At the same time, word began circulating this week that the case agent’s supervisor,  Victor Cockrell, an FBI supervisor in the Los Angeles civil rights division, which was handling the case, suddenly decided to retire. Some suggested there might be a connection between the retirement and the case.

But Cockrell told ticklethewire.com on Wednesday that his decision to retire has nothing whatsoever to do with the case.

“It was time to retire,” he said. “I have served my country and it’s time to do something else.”

He declined to comment on the case, saying it would be inappropriate to comment on any case.

Laura Eimiller, a spokeswoman for the FBI Los Angeles office, told ticklethewire.com on Wednesday via email: “Mr. Cockrell’s comment speaks for itself and we wish him the very best.”

Regarding the overall investigation, she told the Times: “With regard to the investigation, FBI agents at all times were acting within the course and scope of their duties and were in compliance with FBI policy and practices.”

Whatever the case, people in law enforcement in Los Angeles have been talking about the controversy, which is sure to percolate  for a while.

Rumor Mill Working Overtime as Controversy Bubbles Between FBI and LA Sheriff’s Dept.

 Allan Lengel
ticklethewire.com

The rumor mill has been working over time involving the controversy between FBI and the Los Angeles County Sheriff’s Department.

Sheriff Lee Baca is fuming that the FBI didn’t tell him about its investigation into inmate abuse, or the fact that the FBI, in an undercover sting, paid a sheriff’s deputy about $1,500 to sneak a cellphone into an inmate who happened to be an FBI informant. When  Baca learned of it all, he was none too happy.

The sheriff announced an investigation into the whole matter and into the sheriff’s deputy who snuck the phone in the jail. The deputy has since resigned, the LA Times reported. It is a crime to sneak a phone into the jail.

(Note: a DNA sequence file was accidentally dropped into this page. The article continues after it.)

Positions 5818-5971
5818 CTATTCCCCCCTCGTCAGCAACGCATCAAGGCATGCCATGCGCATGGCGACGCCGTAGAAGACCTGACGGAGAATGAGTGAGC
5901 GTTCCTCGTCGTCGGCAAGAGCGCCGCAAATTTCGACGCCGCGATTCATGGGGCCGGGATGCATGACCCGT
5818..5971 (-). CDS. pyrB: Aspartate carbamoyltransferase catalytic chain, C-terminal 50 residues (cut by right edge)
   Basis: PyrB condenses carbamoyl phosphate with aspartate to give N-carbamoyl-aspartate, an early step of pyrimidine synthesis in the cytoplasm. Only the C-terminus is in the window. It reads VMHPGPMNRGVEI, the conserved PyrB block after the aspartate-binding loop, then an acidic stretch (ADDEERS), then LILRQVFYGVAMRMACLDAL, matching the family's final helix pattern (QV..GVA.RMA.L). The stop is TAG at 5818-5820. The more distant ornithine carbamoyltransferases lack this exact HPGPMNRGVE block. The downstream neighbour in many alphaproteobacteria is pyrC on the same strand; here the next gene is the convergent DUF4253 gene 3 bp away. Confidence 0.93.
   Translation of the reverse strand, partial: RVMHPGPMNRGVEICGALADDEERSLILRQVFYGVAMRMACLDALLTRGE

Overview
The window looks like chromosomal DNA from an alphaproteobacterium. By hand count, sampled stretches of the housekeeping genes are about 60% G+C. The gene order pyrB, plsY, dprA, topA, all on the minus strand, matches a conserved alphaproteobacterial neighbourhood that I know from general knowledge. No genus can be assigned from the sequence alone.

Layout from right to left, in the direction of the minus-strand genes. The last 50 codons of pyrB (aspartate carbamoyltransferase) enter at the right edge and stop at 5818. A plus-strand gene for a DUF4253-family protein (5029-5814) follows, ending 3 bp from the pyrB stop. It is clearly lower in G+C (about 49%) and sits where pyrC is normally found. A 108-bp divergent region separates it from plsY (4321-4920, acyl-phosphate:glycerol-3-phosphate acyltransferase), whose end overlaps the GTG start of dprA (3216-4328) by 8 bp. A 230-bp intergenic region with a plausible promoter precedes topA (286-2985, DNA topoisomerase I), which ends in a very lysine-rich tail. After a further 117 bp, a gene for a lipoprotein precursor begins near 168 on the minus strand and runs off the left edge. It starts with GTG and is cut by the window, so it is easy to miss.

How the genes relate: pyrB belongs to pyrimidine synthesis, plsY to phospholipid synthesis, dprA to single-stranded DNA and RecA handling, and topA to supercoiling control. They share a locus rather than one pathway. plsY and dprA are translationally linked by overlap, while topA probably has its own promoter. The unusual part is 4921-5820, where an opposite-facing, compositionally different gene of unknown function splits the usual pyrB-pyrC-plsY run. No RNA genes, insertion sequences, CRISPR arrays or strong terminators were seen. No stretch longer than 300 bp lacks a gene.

Things have been heating up.

A source tells ticklethewire.com that sheriff’s deputies on Monday night visited the home of the FBI case agent in the matter and told her they planned to arrest her. They did not on Monday. On Wednesday, after ticklethewire.com reported the incident, Sheriff Baca told the Los Angeles Times of the possibility of charging the agent:  “No, I don’t think so. It’s not worthy of pursuing, in view of the greater good.” He said the agent directed the deputies’ questions to her supervisor,and Baca dismissed suggestions the visit by deputies was intended to intimidate the agent.”

At the same time, word began circulating this week that the case agent’s supervisor,  Victor Cockrell, an FBI supervisor in the Los Angeles civil rights division, which was handling the case, suddenly decided to retire. Some suggested there might be a connection between the retirement and the case.

But Cockrell told ticklethewire.com on Wednesday that his decision to retire has nothing whatsoever to do with the case.

“It was time to retire,” he said. “I have served my country and it’s time to do something else.”

He declined to comment on the case, saying it would be inappropriate to comment on any case.

Laura Eimiller, a spokeswoman for the FBI Los Angeles office, told ticklethewire.com on Wednesday via email: “Mr. Cockrell’s comment speaks for itself and we wish him the very best.”

Regarding the overall investigation, she told the Times: “With regard to the investigation, FBI agents at all times were acting within the course and scope of their duties and were in compliance with FBI policy and practices.”

Whatever the case, people in law enforcement in Los Angeles have been talking about the controversy, which is sure to percolate  for a while.